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120 INCORPORATION OF MYOCARDIAL CONTRAST ECHOCARDIOGRAPHY INTO A CLINICAL STRESS ECHOCARDIOGRAPHY SERVICE IS FEASIBLE AND IMPROVES THE DIAGNOSTIC ACCURACY BEYOND THAT PROVIDED BY WALL MOTION ASSESSMENT ONLY
  1. B N Shah1,
  2. N S Chahal2,
  3. S Bhattacharyya2,
  4. W Li2,
  5. I Roussin2,
  6. R S Khattar2,
  7. R Senior1
  1. 1 Royal Brompton Hospital* & Northwick Park Hospital
  2. 2 Royal Brompton Hospital

    Abstract

    Introduction Myocardial contrast echocardiography (MCE) has been shown in clinical trials to improve the diagnostic accuracy of stress echocardiography (SE). However, the feasibility and value of MCE incorporated into a clinical SE service in a ‘real-world’ setting is unknown.

    Hypothesis We hypothesised that evaluation of myocardial perfusion—as well as wall motion—is feasible and improves the diagnostic accuracy of the clinical SE service in our centre.

    Methods We performed MCE during SE in all patients undergoing pharmacological stress and patients undergoing treadmill exercise whom we suspected may not attain a high workload or target heart rate. We documented prospectively demographic variables, reason for referral, stress modality, amount of contrast used and value of MCE, which was assigned to one of four pre-determined categories: incremental benefit over wall motion (WM) analysis, more confidence with WM analysis, no benefit over WM analysis or other (eg, uninterpretable MCE images). All MCE studies were analysed by the performing cardiologist together with an expert reader.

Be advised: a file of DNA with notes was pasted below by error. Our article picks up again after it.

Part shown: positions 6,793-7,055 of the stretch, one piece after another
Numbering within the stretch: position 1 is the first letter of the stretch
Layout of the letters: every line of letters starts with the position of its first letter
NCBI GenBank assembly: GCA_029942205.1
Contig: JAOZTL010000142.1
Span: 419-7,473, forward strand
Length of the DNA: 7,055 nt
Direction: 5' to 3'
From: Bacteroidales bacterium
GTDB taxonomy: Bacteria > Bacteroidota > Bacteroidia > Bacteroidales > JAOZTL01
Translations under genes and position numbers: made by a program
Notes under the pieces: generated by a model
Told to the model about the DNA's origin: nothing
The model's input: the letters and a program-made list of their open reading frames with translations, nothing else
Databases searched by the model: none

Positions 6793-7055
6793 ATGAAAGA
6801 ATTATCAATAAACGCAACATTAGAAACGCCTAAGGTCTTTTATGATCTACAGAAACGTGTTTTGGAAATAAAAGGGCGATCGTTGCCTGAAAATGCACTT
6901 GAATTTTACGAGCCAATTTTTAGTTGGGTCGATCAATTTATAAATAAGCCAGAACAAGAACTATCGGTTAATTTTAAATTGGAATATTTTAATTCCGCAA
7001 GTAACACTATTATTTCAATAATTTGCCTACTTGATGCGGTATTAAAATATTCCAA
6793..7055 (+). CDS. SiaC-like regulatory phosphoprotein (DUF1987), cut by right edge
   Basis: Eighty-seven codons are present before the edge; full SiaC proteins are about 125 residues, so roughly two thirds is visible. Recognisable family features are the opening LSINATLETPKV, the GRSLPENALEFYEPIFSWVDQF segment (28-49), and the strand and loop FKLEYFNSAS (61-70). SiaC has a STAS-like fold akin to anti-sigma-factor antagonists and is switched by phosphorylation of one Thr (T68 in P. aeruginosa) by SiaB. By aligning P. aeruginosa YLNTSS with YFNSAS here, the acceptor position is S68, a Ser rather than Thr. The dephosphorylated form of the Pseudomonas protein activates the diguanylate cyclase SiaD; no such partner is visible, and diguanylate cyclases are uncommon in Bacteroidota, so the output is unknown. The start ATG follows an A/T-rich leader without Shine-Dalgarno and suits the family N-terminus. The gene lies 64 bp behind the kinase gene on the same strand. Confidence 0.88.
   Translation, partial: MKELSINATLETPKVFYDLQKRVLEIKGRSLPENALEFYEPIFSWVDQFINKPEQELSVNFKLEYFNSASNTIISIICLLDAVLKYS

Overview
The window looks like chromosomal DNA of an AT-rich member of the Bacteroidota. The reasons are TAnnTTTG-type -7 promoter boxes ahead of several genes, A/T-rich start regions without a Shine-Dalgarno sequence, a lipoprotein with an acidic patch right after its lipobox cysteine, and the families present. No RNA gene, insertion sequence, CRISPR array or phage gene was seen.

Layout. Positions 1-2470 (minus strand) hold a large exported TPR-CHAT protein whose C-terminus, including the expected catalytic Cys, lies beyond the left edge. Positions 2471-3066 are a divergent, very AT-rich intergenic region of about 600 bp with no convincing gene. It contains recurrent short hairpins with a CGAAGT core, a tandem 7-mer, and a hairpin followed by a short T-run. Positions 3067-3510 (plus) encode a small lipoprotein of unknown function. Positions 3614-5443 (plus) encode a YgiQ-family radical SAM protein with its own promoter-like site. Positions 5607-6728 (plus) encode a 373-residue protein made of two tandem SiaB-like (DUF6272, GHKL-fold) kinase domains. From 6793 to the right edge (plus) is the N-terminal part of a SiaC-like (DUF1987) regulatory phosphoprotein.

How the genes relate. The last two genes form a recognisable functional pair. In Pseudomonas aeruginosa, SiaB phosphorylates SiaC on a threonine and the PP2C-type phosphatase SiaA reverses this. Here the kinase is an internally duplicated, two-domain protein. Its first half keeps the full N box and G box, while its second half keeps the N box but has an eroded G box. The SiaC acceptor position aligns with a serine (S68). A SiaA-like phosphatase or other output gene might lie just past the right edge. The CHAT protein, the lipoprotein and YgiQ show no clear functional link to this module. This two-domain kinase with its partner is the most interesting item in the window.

Results Over a 21 month period, 893 patients underwent SE and 220 (25%) of these also underwent MCE by 8 different operators. Mean (±SD) age was 64±13 years. MCE demonstrated excellent feasibility, with diagnostic images obtained in 207/220 (94%) studies. Mean contrast use was 2.8 vials per study. MCE data provided incremental benefit over WM analysis in 56 (25%) cases, gave greater confidence with WM analysis in 46 (21%) cases, had no added value over WM analysis in 103 (47%) cases and was uninterpretable in 13 (6%) cases. In patients with inducible ischaemia, mean (±SD) number of ischaemic segments was 3.8±3.2 by WM and 5.2±3.3 by MCE (p<0.001). Of the 78/220 patients that underwent angiography, perfusion data agreed with angiographic findings in 66 (85%) cases. Amongst these patients, agreement between MCE and angiography findings were 26/29 (90%) and 20/26 (77%) in those in whom MCE data was of incremental benefit and added confidence to wall motion assessment, respectively.

    Conclusions MCE, performed by multiple operators, is feasible when incorporated into a clinical SE service. MCE data is either of incremental benefit over WM analysis or gives more confidence with WM analysis in a significant proportion (approximately 50%) of cases.

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